By J. E. Hinners, MD MPH
Most likely, if you’re at all in touch with the news, you’ve heard of the Ebola outbreak that has just recently begun wildly spreading in West Africa. As of September 5, 2014, the number Ebola deaths worldwide since March has reached 2,105, making this Ebola outbreak the largest in history.
Ebola is a fatal disease in 53% of cases reported in this recent outbreak, according to the World Health Organization. Currently, there is no cure for the disease, and no drugs or vaccines have been yet approved for Ebola treatment. Knowing the risks, prevention measures, and management protocol for Ebola is thus critical–particularly for those at higher risk of contracting the disease.
Travelers, expats, and those local to Ebola-concentrated countries are at increased risk for contracting Ebola Virus.
Ebola is a deadly Viral Hemorrhagic Fever of sudden onset, caused by the Ebolavirus of the Filoviridae family. There are actually five subspecies of Ebolavirus, and four out of those five subspecies cause disease in humans (the fifth only appears to affect primates). The first species was discovered in 1976 near the Ebola River in the Democratic of Congo; outbreaks since this time have been intermittent. While the natural reservoir host of ebolaviruses is not absolute, Ebola appears to be a zoonotic disease primarily originating from animals hosts native to Africa (with special mention to bats).
Fever > 101.5 F or 38.6 C
Unexplained bruising or bleeding
There is no effective cure for Ebola; no Ebola drugs or vaccines are approved at this point. Treatment is symptomatic (fluids, electrolytes, and care for other simultaneously occurring infections). Early recognition of the disease is important, but prevention of contracting the disease in the first place is the best health goal–with the avoidance of Ebola-concentrated countries being the most effective first prevention measure.
Guinea, Liberia, Sierre Leone, and Nigeria are the primary countries where Ebola is spreading right now. CDC has issued a level 3 travel warning for Guinea, Liberia, and Sierre Leone; travelers should avoid all non-essential travel to these countries. A level 2 travel warning has been issued for Nigeria; travelers are advised to take heightened precautions for preventing the disease. The latest travel notices from CDC may be found here.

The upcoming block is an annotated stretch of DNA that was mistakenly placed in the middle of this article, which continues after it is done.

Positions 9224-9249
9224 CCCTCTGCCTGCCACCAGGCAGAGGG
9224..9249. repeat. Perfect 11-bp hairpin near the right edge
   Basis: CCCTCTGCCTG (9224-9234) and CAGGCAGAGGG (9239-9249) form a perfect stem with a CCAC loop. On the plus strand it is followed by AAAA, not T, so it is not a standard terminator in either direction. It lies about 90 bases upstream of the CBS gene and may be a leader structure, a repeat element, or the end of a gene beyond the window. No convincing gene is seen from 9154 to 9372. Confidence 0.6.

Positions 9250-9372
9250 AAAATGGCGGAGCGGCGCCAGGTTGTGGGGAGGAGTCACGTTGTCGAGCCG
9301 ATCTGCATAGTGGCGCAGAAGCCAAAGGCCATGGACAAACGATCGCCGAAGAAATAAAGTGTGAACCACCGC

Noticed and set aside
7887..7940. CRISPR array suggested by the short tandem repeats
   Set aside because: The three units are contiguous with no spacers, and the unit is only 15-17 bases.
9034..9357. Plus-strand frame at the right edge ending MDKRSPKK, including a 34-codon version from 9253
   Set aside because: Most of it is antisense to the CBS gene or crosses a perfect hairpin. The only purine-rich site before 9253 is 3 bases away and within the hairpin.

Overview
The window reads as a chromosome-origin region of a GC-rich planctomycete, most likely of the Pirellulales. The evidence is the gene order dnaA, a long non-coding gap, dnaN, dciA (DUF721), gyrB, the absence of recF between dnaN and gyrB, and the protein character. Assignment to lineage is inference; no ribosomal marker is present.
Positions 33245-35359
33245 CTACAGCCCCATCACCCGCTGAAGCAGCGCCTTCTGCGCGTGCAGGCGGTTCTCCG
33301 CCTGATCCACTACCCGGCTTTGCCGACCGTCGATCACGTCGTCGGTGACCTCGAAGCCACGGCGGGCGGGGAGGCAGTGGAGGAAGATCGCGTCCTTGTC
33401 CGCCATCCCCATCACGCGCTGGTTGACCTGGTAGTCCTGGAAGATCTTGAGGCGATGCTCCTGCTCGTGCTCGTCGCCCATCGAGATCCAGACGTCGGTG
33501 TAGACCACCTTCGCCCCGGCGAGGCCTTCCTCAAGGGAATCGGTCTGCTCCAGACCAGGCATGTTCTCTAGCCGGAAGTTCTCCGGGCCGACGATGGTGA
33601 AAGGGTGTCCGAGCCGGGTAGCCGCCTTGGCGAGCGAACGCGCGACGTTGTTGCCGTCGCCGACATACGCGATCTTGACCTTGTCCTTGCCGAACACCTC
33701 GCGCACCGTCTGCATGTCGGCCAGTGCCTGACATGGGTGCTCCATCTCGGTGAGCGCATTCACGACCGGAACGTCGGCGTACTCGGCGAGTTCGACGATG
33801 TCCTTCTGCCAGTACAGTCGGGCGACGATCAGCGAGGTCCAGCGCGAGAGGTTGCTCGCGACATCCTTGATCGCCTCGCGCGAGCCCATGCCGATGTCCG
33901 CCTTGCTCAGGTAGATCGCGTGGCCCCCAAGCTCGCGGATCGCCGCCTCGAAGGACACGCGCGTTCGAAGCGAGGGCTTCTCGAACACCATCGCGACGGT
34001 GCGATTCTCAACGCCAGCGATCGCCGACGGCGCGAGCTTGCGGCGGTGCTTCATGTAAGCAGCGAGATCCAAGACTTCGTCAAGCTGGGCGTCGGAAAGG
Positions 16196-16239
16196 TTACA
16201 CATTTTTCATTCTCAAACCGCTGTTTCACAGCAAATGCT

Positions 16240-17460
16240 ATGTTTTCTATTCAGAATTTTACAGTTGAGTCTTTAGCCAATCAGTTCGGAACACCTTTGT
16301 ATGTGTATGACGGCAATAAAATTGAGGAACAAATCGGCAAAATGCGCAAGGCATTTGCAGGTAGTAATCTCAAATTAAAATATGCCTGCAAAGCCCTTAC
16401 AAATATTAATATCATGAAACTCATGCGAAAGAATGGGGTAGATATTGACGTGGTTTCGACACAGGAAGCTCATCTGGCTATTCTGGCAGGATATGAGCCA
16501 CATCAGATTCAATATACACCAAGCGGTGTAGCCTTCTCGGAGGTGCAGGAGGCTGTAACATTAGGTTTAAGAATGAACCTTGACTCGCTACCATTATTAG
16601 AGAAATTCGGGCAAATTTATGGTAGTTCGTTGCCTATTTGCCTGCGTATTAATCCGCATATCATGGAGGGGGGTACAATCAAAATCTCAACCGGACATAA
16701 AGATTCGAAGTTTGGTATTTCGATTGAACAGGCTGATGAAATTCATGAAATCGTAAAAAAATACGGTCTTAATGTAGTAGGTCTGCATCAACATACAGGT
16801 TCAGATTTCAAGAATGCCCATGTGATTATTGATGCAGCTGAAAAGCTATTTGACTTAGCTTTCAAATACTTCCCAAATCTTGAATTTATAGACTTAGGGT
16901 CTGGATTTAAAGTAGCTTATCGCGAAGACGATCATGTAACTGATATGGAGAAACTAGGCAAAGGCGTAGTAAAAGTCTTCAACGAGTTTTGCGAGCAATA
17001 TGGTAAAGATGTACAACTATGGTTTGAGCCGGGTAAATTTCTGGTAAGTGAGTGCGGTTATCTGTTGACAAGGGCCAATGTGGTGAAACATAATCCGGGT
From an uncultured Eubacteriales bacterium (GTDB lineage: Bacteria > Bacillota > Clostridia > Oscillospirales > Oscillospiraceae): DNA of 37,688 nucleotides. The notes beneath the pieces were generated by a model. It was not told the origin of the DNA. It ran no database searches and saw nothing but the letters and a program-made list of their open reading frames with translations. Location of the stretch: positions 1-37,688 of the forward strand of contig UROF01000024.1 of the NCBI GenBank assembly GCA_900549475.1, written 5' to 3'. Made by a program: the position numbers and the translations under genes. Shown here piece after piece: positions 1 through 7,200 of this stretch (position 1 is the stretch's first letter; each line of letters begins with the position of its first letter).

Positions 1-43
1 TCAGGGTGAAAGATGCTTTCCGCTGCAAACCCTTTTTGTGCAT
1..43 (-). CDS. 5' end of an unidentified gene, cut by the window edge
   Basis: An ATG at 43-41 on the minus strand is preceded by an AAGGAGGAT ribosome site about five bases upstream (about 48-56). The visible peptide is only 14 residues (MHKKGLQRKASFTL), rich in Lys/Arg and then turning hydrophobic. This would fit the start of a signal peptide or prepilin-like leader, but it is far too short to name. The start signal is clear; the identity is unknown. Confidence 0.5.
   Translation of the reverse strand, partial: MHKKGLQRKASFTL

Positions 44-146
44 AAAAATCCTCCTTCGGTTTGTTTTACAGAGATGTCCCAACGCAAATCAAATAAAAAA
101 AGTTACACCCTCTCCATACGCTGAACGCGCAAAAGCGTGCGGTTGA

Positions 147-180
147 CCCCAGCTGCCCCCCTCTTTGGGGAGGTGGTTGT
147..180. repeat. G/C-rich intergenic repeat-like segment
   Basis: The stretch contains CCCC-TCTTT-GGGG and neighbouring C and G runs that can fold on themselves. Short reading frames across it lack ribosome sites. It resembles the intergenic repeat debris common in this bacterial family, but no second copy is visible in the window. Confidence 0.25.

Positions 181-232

PLOS Current Outbreaks projects Ebola spreading patterns by looking at international flight patterns. Nigeria appears to be the primary hub for spreading Ebola by air travel, while European countries appear to be on the greatest receiving end of airline passengers from the primary Ebola source countries.
Updates on the continued spread, news, and management efforts for Ebola may be found on World Health Organization’s Ebola Virus Outbreak site.
- By direct contact–when your mucous membranes or broken skin come into contact with the bodily fluids (saliva, vomit, urine, feces, semen) and blood of an infected person or contaminated object (such as a needle); those who have died of Ebola may also still be contagious
- By sexual contact–not only with currently infected individuals but also with those who have recovered from the disease (semen can retain the virus for up to three months post-recovery, and sexual contact even with condom use is highly discouraged)
- Handling infected bats or “bushmeat” (food from wild animal hunting) may spread the virus
- Air, water, and food DO NOT transmit the virus (with the exception of bushmeat above)
- Mosquitos DO NOT appear to spread the virus
- Contact with Ebola-infected individuals who don’t show symptoms yet DOES NOT spread the virus
- Do not travel to the Ebola-concentrated countries right now (Guinea, Liberia, Sierre Leone, and Nigeria)
- Do not touch blood or bodily fluids of an infected person or a contaminated object
- Do not touch dead bodies from those who were infected with Ebola
- Do not have sexual relations (even with condom use) with someone who either currently has or had Ebola within the last 3 months
- Do not handle non-human primates or bats, particularly in high-risk areas
- Do not touch or eat bushmeat (food from wild animal hunting), especially in high-risk areas
- Practice good hygiene and regularly wash hands
- Try to choose hospitals where Ebola patients are not being treated (U.S. Embassies or Consulates can help here)
- Particularly if you are located in or have traveled recently, seek medical attention as soon as you develop fever (101.5 F / 38.6 C) plus any of the other symptoms listed above (unexplained bruising/bleeding, headaches, stomach aches, muscle pain, diarrhea, or vomiting)
The CDC has also developed some special guidance for:
- Those living abroad
- Humanitarian workers
- Healthcare workers
- Airline crews, cleaning, and cargo personnel
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